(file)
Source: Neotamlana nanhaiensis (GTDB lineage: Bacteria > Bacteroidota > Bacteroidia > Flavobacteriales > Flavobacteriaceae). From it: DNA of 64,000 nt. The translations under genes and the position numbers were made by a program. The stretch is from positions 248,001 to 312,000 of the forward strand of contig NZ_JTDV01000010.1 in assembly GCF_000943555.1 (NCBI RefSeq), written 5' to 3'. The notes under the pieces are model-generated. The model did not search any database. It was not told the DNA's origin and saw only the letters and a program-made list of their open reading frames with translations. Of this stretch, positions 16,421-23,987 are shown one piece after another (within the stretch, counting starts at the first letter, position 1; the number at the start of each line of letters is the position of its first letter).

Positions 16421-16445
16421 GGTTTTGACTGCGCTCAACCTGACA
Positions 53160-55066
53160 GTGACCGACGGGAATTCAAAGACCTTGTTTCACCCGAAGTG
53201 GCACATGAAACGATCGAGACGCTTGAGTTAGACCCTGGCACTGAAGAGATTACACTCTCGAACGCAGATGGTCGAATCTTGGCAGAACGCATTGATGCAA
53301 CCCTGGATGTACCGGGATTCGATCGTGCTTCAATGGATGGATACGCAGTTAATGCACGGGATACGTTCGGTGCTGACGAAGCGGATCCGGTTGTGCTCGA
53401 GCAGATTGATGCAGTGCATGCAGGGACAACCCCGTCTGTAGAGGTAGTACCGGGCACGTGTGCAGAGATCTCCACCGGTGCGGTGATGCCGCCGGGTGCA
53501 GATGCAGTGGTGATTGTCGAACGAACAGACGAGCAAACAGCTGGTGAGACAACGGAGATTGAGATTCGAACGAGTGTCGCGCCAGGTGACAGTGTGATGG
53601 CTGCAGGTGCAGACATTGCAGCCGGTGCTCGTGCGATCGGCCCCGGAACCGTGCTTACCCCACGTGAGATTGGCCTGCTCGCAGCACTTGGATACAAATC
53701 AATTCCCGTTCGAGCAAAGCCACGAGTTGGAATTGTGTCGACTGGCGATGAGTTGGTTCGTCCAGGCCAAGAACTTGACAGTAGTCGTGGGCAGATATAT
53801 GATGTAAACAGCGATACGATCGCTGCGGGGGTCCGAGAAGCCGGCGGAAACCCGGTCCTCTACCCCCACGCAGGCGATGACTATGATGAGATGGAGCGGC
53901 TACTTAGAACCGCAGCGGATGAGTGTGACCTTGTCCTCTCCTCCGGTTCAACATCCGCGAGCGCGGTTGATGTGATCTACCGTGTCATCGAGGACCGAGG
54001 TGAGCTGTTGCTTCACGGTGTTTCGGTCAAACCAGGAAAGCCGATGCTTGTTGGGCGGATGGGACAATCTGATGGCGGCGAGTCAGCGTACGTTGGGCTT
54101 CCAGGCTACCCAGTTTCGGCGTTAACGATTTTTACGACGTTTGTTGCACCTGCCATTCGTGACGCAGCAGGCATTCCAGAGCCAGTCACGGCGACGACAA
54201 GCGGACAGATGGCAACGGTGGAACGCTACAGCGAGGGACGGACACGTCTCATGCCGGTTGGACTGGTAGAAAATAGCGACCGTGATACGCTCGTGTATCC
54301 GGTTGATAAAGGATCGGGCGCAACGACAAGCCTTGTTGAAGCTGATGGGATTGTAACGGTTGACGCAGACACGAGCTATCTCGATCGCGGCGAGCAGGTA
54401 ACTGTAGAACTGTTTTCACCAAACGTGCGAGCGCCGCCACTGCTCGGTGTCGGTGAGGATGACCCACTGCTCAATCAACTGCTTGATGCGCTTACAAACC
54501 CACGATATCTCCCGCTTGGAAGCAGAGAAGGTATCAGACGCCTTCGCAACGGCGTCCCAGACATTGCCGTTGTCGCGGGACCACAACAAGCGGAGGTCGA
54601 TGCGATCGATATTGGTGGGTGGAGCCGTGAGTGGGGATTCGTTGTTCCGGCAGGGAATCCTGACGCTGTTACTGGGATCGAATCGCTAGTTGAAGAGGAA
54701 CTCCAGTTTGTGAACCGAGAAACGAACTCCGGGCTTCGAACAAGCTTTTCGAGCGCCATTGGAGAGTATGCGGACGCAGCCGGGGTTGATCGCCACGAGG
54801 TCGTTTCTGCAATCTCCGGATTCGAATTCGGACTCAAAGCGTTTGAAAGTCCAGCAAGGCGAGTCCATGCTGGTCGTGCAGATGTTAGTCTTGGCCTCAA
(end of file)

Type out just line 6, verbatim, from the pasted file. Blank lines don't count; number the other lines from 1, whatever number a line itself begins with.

53201 GCACATGAAACGATCGAGACGCTTGAGTTAGACCCTGGCACTGAAGAGATTACACTCTCGAACGCAGATGGTCGAATCTTGGCAGAACGCATTGATGCAA